I failed to turn on the taser
I’m on my seventh week of my local police Citizens Academy. It’s been interesting just learning more about my community reflected by the crime that occurs inside its boundaries. The good news is we have only about ten bonafide gang members. This information was useful as I wash bedding and rugs at a launderette next to the where the gang members live. I’ll still use that laundry, but I‘ll be a little more observant of my fellow washers.
Our SWAT team rarely is called out – they do much more training practice than actual SWAT incidences. We’ve discussed the hostage negotiation team and how officers try to talk people down in high stress situations or suicide prevention, and even in serving search warrants which can quickly go south..
In a prior class we had a presentation on programs in our locals schools that the police have to promote good parenting, reduce truancy and crime, and be a friendly law enforcement face to students. In a different session we were educated on narcotics and I was blown away by how horribly methamphetamine ages a user, besides all the other nasty stuff the drug does to your body. Now I know what to look for if I’m wondering if someone is a user of that particular drug.
Last night I was killed in action.....We spent time on the police simulator. Before the simulator started, I was given an empty gun that clicks, a Taser, and pepper spray and instructed on their use. I was told that I was a police officer that came upon an alley where two men were arguing and it was just around the corner from a bank ATM. Then the video started... I asked the men to back-off and let's try to settle the conversation peacefully. Can you tell I'm an author? Too many words and not enough action....All of a sudden the one man turned toward me firing a gun through his sweatshirt pocket. Instead of ducking behind a barrier, I stood full frontal at the shooter while firing the taser that I didn't turn on. Yep, I was dead. I should have used the gun instead of the taser and if I was going to use the taser, I needed to turn in on. Whoops. I think I died the quickest among my academy classmates. I then had to tell the instructor “what I saw”, “what I did”, and “why did I do it”? It was a great exercise in your own personal decision making when you have adrenaline coursing through your veins. To be sure I don't play video games and perhaps my decision making would have been better if I had some prior practice, but I probably still would have gotten killed.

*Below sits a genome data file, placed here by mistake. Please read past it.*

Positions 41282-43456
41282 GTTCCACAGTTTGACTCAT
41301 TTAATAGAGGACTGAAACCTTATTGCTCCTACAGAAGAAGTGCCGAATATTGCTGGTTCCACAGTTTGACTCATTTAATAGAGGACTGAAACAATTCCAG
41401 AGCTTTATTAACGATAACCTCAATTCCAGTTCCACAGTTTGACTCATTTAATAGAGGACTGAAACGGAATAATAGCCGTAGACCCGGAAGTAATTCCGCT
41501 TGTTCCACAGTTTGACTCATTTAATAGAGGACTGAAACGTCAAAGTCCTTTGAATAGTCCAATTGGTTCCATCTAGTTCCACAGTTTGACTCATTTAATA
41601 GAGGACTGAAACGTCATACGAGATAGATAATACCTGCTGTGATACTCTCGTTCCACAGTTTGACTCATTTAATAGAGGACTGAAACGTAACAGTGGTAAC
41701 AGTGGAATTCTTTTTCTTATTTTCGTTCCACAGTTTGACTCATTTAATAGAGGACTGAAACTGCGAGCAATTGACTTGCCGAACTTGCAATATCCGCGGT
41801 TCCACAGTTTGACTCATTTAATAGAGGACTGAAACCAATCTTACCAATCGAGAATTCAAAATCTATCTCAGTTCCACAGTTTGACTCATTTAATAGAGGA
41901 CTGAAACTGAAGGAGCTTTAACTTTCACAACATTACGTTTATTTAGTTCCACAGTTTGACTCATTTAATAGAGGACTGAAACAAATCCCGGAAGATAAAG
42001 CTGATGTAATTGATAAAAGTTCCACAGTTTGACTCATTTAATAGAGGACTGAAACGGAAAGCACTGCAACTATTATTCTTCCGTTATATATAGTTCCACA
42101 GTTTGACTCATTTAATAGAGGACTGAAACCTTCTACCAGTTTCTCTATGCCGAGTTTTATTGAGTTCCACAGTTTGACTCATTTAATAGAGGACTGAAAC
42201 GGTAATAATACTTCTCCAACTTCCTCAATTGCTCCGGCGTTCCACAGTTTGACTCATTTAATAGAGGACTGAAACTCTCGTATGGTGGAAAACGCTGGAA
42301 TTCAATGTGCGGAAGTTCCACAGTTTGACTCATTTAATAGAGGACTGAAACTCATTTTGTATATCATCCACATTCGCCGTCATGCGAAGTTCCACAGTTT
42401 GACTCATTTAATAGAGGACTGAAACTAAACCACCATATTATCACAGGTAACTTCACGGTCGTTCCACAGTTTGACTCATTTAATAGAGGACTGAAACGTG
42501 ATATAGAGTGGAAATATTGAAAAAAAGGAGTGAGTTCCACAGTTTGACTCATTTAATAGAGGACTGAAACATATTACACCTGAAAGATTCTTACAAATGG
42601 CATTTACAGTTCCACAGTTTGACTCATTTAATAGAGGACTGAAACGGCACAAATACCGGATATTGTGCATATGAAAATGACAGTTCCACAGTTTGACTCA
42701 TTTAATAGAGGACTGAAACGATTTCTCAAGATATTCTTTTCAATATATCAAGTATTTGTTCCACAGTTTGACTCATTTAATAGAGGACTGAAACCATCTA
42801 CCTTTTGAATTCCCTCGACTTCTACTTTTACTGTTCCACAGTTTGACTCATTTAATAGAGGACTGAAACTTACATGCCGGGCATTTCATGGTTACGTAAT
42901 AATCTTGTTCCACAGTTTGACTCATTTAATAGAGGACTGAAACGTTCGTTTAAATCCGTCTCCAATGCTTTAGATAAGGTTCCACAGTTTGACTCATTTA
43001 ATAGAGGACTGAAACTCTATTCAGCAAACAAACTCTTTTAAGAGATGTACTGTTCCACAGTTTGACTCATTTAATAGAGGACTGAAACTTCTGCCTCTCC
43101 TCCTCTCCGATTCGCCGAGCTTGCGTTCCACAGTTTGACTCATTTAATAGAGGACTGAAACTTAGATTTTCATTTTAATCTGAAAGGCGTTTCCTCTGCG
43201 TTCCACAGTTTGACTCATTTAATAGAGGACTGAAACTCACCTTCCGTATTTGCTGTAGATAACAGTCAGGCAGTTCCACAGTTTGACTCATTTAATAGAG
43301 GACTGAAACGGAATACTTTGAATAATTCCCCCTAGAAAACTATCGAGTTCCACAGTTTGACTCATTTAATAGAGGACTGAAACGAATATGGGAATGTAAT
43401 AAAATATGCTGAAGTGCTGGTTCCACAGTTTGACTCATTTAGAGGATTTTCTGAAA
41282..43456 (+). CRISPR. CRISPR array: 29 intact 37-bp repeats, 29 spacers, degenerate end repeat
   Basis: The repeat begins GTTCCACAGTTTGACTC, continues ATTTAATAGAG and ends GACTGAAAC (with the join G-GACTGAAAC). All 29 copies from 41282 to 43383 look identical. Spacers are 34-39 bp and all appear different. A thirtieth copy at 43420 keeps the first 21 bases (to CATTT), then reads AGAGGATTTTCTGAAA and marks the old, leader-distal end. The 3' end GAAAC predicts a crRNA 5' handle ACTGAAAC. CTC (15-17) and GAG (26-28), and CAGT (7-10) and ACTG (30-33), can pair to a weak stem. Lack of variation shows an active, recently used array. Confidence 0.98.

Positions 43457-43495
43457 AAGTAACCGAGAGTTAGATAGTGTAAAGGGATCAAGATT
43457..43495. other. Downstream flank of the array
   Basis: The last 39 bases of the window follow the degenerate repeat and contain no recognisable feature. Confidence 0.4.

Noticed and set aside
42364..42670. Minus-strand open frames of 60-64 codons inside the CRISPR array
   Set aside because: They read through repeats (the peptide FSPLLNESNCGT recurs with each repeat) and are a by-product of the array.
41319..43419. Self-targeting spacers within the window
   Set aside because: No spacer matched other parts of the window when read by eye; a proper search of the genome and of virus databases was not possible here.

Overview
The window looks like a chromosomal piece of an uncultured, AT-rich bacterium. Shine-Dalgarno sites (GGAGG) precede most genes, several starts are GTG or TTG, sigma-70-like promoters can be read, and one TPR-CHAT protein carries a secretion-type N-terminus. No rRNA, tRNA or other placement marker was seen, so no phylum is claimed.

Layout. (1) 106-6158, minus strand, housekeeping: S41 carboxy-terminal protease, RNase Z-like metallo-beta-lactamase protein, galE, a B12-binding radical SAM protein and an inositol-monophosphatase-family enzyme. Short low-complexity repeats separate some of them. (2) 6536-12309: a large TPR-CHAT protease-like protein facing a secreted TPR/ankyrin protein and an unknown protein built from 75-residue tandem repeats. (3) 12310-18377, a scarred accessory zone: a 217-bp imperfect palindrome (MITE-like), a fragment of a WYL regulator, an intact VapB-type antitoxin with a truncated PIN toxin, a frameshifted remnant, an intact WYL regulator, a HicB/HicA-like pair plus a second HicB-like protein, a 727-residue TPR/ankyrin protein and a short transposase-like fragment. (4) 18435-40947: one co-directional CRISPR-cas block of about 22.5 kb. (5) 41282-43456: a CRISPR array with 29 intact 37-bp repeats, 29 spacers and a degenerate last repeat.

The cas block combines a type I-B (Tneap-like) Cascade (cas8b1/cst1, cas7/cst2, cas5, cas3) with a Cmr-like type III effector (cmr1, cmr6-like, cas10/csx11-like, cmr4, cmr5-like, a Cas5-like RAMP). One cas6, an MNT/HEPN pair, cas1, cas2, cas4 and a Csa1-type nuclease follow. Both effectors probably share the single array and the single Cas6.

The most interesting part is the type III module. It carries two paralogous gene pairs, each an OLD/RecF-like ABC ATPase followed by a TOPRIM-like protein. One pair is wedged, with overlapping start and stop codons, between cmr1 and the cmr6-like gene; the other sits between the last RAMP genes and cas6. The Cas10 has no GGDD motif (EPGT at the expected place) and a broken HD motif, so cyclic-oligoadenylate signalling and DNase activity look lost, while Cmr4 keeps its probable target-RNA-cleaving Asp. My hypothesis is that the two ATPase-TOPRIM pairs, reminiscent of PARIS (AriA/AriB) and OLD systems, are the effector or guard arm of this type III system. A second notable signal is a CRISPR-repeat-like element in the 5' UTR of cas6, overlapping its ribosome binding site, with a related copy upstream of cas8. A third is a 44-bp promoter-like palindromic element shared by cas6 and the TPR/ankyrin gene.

So far, I haven’t learned of anything to be used in the current books I’m writing in part because nothing is related to forensic pathology (Jill Quint, MD) or cold cases (Damian Green series). I am learning new respect for law enforcement and I'm glad of the thin blue line that stands between me and the crooks. It's been a very informative class and I would encourage everyone to attend their own Citizens Police Academy in their home town.